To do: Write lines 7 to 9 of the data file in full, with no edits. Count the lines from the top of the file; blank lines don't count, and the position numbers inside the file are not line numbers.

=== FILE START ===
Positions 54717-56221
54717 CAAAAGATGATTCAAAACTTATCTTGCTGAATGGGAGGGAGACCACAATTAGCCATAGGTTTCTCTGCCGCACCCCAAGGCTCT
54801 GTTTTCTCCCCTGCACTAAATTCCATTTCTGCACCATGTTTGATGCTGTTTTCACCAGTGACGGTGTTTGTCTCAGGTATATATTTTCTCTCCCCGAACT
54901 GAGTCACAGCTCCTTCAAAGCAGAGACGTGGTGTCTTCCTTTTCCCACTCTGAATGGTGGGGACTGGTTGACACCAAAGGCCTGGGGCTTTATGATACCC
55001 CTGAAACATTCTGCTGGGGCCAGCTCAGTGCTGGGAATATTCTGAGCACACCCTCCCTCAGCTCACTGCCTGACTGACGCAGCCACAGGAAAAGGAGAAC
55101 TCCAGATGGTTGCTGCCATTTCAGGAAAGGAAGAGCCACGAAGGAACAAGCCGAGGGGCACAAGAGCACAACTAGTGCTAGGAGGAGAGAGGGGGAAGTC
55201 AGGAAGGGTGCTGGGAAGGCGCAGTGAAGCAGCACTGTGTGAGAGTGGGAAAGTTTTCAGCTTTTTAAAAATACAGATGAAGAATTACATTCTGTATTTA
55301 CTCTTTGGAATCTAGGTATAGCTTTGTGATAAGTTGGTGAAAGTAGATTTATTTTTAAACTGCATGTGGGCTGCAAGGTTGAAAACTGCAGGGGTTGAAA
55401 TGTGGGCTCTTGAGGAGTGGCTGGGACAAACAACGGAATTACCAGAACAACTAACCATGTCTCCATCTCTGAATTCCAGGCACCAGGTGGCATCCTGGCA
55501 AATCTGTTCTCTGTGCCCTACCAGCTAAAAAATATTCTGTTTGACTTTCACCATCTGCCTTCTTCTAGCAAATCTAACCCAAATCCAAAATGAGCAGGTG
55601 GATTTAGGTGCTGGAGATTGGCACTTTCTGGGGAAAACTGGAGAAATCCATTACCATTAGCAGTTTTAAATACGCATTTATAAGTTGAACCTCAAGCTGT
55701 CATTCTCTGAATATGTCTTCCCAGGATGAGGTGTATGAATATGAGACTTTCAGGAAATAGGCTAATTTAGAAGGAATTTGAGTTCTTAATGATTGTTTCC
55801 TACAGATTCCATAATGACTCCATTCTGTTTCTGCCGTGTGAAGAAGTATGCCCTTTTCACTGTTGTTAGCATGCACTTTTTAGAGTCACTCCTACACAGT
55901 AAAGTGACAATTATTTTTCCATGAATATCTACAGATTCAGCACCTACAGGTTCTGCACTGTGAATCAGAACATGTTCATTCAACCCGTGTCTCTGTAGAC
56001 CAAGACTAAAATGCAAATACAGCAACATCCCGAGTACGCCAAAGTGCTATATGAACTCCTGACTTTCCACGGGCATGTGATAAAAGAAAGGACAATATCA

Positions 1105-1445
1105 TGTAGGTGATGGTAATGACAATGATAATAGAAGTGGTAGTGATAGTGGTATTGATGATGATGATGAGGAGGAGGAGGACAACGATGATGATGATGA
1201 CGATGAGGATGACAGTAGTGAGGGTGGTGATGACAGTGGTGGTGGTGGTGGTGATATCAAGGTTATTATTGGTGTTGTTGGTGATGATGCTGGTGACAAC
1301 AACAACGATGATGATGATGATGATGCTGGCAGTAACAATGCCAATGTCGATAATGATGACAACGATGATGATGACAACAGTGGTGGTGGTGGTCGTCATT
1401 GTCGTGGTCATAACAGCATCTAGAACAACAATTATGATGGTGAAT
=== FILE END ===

55201 AGGAAGGGTGCTGGGAAGGCGCAGTGAAGCAGCACTGTGTGAGAGTGGGAAAGTTTTCAGCTTTTTAAAAATACAGATGAAGAATTACATTCTGTATTTA
55301 CTCTTTGGAATCTAGGTATAGCTTTGTGATAAGTTGGTGAAAGTAGATTTATTTTTAAACTGCATGTGGGCTGCAAGGTTGAAAACTGCAGGGGTTGAAA
55401 TGTGGGCTCTTGAGGAGTGGCTGGGACAAACAACGGAATTACCAGAACAACTAACCATGTCTCCATCTCTGAATTCCAGGCACCAGGTGGCATCCTGGCA